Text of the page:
Uruci S, Lo CSY, Wheeler D, Taneja N. R-Loops and Its Chro-Mates: The Strange Case of Dr. Jekyll and Mr. Hyde. (IJMS 2021, PMID: 34445553)
DiPiazza ARC, Taneja N, Dhakshnamoorthy J, Wheeler D, Holla S, Grewal SIS. Spreading and epigenetic inheritance of heterochromatin requires a critical density of histone H3 lysine 9 tri-methylation. (PNAS, 2021; PMID:34035174)
Lo CSY, van Toorn M, Gaggioli V, Dias MP, Zhu Y, Manolika EM, Zhao W, van der Does M, Goncalves JG, van Royen M, French P, Demmers J, Smal I, Lans H, Wheeler D, Jonkers J, Ray Chaudhuri A, Marteijn JA, Taneja N. SMARCAD1 Mediated Active Replication Fork Stability Maintains Genome Integrity. (Science Advances 2021, PMID: 33952518)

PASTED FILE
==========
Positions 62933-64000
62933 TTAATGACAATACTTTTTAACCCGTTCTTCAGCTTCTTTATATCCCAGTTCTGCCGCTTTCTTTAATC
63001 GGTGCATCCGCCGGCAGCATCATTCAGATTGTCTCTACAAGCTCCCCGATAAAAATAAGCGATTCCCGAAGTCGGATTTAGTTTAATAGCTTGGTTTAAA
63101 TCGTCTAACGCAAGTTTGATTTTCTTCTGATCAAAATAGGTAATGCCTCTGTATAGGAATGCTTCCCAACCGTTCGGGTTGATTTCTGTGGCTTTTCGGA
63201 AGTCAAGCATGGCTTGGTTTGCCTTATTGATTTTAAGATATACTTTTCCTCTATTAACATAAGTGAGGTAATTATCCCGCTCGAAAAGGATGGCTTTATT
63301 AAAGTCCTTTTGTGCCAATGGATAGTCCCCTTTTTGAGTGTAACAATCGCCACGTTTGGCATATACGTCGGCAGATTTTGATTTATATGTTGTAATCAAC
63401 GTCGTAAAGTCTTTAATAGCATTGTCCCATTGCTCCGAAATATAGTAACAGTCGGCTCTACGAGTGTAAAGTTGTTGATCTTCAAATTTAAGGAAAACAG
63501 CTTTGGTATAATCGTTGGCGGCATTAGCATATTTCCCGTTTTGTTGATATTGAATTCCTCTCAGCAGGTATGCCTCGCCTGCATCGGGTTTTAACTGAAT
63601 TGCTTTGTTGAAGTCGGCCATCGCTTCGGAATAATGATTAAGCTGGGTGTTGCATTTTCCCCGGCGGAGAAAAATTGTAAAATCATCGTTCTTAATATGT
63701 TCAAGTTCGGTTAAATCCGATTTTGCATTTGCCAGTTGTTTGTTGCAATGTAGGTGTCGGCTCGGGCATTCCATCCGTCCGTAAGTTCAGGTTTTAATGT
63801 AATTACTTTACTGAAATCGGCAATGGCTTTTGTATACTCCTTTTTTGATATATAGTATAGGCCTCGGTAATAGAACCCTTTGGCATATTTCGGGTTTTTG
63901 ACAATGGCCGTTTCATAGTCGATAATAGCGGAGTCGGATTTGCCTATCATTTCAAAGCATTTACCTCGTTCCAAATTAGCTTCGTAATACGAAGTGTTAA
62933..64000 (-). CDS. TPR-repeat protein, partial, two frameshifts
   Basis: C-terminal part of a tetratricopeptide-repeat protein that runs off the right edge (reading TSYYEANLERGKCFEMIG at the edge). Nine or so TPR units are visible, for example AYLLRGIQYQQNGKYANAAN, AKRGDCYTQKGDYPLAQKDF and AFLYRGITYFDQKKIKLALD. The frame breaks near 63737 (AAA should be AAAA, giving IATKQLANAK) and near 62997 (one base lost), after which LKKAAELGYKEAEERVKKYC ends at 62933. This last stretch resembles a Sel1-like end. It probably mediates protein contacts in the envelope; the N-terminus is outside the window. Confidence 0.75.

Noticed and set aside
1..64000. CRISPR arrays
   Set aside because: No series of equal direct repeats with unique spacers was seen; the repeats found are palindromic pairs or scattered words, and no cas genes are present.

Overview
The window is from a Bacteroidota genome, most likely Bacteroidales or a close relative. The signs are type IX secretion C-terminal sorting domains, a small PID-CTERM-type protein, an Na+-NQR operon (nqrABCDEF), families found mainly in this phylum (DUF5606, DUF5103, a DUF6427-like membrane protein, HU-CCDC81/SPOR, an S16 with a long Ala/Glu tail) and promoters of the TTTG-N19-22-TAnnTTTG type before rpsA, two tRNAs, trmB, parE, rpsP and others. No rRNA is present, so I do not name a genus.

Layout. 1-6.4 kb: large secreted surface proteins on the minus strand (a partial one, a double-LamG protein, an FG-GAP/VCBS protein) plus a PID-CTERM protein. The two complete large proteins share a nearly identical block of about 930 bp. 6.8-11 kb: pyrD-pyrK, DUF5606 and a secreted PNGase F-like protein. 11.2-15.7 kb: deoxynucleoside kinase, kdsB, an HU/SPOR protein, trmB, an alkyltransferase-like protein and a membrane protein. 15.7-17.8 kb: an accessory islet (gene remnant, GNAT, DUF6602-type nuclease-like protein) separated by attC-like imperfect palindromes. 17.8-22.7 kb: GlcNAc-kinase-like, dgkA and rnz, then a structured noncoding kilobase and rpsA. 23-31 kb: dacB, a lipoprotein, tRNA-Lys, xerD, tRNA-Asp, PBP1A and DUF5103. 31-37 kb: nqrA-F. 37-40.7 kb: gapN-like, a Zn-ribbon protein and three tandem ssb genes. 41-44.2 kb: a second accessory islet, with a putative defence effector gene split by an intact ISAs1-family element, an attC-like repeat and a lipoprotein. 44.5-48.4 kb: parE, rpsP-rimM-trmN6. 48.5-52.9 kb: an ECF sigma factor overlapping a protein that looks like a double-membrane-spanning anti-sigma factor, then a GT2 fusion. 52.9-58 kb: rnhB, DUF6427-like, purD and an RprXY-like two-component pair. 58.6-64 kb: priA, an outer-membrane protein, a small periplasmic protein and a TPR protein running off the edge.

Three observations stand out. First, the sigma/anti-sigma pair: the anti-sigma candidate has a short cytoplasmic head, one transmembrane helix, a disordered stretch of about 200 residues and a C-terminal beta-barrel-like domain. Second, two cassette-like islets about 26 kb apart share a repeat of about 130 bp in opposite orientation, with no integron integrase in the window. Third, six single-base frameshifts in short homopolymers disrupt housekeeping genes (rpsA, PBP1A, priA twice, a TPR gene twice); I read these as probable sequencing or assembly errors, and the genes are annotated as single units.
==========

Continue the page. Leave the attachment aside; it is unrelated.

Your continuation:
Taneja N* and Grewal SI. Shushing Histone Turnover: It's Fun Protecting Epigenome-Genome. (Cell Cycle 2017, PMID: 28805495)
Taneja N, Zofall M, Balachandran V, Thillainadesan G, Sugiyama T, Wheeler D, Zhou M, Grewal SI. SNF2 Family Protein Fft3 Suppresses Nucleosome Turnover to Promote Epigenetic Inheritance and Proper Replication. (Molecular Cell 2017, PMID:28318821)
Mizuguchi T, Taneja N, Fudenberg G, Belton JM, FitzGerald P, Mirny LA, Dekker J, Grewal SI. Sheltrin Components Mediates Genome Reorganization in Response to Replication Stress. (PNAS 2017, PMID: 28490498)
Mizuguchi T, Fudenberg G, Mehta S, Belton JM, Taneja N, Folco HD, FitzGerald P, Dekker J, Mirny L, Barrowman J, Grewal SI. Cohesin-Dependent Globules and Heterochromatin Shape 3D Genome Architecture in S. pombe. (Nature 2014, PMID: 25307058)